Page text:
New Study Shows Out-Of-Pocket Costs Hamper MS Patient Treatments

A new study conducted by pharmacy benefits manager Prime Therapeutics found out that the high out-of-pocket costs are making one out of four MS patients fail to fill out their proscription forms. The study found out that MS patients dealing with out-of-pocket expenses amounting to more than $250 are around seven times more likely not to fill out prescription forms for their condition as compared to MS patients with out-of-pocket costs of $100 or less.

According to Patrick Gleason, PharmD, FCCP, BCPS, the lead author and Director of Clinical Outcomes Assessment at Prime Therapeutics, "Our research suggests members who pay high out-of-pocket costs are declining to fill their prescription. Patients who aren’t taking their medications face serious medical and health complications, which could result in substantial medical or hospitalization expenses for both the patient and health insurer. Health insurers should consider member cost and the impact it has on adherence when designing specialty pharmacy benefits."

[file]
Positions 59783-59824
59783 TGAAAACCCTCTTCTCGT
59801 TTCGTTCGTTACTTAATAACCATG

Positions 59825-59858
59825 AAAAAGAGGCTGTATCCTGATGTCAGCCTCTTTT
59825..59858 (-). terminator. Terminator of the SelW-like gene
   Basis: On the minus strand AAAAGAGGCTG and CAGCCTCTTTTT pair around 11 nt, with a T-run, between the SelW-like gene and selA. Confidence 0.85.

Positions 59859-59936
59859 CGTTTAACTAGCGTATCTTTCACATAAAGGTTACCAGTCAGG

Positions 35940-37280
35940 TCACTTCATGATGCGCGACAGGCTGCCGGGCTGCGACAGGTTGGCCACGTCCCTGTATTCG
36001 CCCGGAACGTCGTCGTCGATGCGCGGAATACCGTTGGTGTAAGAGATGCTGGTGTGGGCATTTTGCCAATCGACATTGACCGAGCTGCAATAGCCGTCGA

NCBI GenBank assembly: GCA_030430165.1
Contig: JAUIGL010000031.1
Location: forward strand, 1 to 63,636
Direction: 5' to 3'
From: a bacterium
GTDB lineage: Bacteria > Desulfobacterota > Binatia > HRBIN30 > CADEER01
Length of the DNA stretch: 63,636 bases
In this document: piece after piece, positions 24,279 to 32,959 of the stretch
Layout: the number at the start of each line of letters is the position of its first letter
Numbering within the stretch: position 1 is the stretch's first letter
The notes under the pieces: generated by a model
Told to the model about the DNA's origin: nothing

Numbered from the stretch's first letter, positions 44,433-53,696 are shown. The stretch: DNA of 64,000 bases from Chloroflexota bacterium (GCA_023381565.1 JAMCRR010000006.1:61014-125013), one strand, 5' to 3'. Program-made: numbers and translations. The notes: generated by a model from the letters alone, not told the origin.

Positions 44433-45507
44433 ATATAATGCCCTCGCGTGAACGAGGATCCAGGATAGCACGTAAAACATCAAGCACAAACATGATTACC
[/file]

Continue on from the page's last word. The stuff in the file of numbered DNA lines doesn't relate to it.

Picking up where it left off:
Specialty medications for multiple sclerosis have an average wholesale price of $2,500 for a month’s supply, which translates to an expense of $30,000 yearly. In order to best manage costs due to the rising prices for specialty medicines, more and more insurers are trying to increase out-of-pocket costs for members. But this might eventually lead to a significant effect on patients in terms of patient care and health care costs by avoiding necessary medication for conditions such as MS.

Prime Therapeutics designed a study to determine whether there is an association between patients declining to fill up their prescription forms and out-of-pocket expenses. The study considered cases of members as "declined to fill" when reversed claim for a certain MS specialty medication result in no paid claims for that same medication during the next 90 days. The study covered seven million members included in the database of eight commercial Blue Cross and Blue Shield plans who presented a new MS prescription that required filling up at a pharmacy.


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